There is panic in the air. A foreign rapist lurks around the corner. A foreign murderer lives near by. There is only one solution. Sack Charles Clarke and as a bonus get rid of Prescott too. We would all be safer then.
I do not want to add to the sense of fearful anger, but here goes: Former prisoners, including rapists and murderers, always lurk somewhere once they have been released. There is also a high chance that they will re-offend. This is what happens. Prisoners serve their sentences and then many of them commit further crimes. Clarke could be sacked tomorrow. Prescott could follow the next day. Foreign prisoners could be deported in an act of xenophobic triumph. We would still be at risk. As I shall go on to explain later we would be more at risk if Clarke was to lose his job.
First here is the truly shocking news. Former British prisoners re-offend too. It is not just those beastly foreigners that commit crimes once they have served their sentences. This is the hidden scandal. I recommend a book written by the former Inspector of Prisons, David Ramsbotham. With a justified echo it is entitled Prisongate - The shocking state of Britain's prisons and the need for visionary change. Everyone in the Home Office should read it, from the Home Secretary downwards, as a matter of urgency. If there is to be a new Home Secretary he or she should read it too.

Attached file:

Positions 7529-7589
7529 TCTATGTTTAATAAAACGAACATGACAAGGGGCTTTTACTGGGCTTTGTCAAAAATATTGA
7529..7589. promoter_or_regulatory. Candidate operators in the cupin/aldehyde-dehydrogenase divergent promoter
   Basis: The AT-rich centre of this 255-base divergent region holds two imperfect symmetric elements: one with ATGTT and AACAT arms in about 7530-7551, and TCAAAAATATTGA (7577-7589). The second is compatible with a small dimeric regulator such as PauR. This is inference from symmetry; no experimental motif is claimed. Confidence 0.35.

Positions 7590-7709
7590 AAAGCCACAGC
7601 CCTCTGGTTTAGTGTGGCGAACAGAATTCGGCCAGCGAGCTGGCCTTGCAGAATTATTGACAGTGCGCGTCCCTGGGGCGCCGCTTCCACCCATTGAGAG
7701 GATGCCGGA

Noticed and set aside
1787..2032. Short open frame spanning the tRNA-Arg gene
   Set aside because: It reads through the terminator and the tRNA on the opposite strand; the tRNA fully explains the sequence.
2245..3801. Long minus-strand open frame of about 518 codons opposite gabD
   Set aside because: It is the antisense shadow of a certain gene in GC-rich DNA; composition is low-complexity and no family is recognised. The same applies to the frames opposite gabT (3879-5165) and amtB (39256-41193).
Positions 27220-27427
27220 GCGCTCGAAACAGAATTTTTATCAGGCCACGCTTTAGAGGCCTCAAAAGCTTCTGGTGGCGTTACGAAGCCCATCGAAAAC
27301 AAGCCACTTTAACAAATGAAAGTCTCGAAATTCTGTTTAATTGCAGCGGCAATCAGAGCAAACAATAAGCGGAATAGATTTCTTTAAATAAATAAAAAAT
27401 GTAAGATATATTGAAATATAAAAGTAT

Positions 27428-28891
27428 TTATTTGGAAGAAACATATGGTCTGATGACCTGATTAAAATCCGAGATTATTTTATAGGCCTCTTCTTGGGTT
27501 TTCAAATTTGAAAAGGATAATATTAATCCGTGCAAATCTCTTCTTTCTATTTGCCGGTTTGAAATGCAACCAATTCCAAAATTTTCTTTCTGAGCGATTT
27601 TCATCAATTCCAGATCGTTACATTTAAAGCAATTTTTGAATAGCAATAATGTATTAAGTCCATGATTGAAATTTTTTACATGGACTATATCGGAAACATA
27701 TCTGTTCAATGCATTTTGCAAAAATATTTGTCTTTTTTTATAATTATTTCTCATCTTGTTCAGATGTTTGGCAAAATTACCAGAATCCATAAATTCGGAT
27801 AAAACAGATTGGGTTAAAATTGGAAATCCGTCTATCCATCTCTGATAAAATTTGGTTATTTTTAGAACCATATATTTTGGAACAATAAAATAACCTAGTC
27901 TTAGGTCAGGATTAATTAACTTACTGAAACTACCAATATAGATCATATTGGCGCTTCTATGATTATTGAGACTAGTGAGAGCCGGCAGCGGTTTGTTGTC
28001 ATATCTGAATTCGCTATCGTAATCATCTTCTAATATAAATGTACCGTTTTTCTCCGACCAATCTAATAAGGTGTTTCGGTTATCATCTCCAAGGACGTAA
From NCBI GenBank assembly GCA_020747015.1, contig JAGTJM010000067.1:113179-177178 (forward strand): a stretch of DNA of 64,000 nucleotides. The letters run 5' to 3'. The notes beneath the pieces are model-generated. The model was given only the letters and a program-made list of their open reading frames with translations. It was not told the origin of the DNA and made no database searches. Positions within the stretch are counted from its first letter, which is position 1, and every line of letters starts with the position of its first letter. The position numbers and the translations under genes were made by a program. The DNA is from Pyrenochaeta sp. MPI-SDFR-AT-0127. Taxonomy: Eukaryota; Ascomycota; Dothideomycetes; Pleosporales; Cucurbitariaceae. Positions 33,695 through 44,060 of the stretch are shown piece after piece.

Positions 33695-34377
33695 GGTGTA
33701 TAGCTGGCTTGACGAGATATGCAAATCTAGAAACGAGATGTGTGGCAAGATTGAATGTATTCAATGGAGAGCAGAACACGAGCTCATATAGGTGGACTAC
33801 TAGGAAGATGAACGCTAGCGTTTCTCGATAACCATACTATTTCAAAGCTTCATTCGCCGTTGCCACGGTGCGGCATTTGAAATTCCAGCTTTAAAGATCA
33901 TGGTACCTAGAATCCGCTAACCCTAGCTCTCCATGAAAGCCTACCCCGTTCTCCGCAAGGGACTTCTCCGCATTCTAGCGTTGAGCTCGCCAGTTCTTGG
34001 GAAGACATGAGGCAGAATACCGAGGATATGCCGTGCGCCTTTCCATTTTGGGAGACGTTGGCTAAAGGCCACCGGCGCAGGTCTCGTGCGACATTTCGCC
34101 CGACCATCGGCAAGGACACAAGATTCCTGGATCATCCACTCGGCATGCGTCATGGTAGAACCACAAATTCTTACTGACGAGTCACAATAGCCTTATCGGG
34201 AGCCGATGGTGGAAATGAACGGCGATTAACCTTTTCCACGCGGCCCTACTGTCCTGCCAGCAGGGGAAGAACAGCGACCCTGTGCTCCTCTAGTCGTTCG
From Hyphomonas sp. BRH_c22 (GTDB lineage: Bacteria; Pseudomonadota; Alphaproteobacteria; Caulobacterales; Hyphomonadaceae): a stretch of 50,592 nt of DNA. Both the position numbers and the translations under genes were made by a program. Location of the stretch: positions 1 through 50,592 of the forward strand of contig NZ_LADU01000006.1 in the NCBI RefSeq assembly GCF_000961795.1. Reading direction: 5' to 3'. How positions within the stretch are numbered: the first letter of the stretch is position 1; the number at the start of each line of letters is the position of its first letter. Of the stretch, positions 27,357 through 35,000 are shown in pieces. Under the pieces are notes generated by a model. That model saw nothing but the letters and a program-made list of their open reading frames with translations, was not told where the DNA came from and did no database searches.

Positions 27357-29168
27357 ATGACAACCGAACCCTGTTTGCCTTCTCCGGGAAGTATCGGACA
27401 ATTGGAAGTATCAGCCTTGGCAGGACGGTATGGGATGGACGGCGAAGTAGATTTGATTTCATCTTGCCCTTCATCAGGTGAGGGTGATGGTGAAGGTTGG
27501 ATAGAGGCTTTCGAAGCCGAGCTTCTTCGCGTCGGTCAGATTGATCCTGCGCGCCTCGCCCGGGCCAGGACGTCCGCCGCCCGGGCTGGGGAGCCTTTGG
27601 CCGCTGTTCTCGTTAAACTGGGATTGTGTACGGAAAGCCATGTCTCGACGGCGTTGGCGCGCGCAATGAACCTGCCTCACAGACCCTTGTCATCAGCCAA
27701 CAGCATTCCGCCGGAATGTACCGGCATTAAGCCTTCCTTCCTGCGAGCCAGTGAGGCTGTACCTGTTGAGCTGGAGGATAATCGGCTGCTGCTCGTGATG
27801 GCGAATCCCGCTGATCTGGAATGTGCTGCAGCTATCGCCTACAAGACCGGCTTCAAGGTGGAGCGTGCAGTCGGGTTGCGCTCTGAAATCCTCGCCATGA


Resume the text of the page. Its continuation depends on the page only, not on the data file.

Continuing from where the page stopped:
The book highlights the chaotically complacent attempts to deal with prisoners - all prisoners, not just those from abroad - once they have served their sentences. In one chapter the author opens with some alarming statistics: "58 per cent of all adults, 78 per cent of all young offenders aged 18 to 21 and 88 per cent of all young offenders aged 15 to 17 re-offend within two years of release."
Think about it. More than half of British prisoners re-offend and the proportion is much higher for younger convicts.
An objective of penal policy is to protect the public. The policy is failing on a massive scale. Prison does not work. What is more we know it does not work. One of the more illuminating reactions in recent days was the safe and accurate assumption made immediately the story broke. Without knowing any more details politicians across the spectrum knew that some of them would have re-offended. We have come to accept the danger with a casual complacency in the same way we assume that Britain cannot have an efficient and affordable transport system. When prisoners are released a significant proportion will still be a threat.
In his book Ramsbotham highlights some of the reasons for this. On a more epic scale the factors are similar to those that produced the crisis of recent days. With a depressing predictability bureaucratic incompetence and a lack of political will are to blame.
The prison service appoints a Director of Resettlement, but the post turns out to be merely a change of title. Previously the job was known as Director of Regimes. A civil servant, who has never worked with prisoners, holds the post. The director has no operational or financial responsibility. It is little more than a grand title.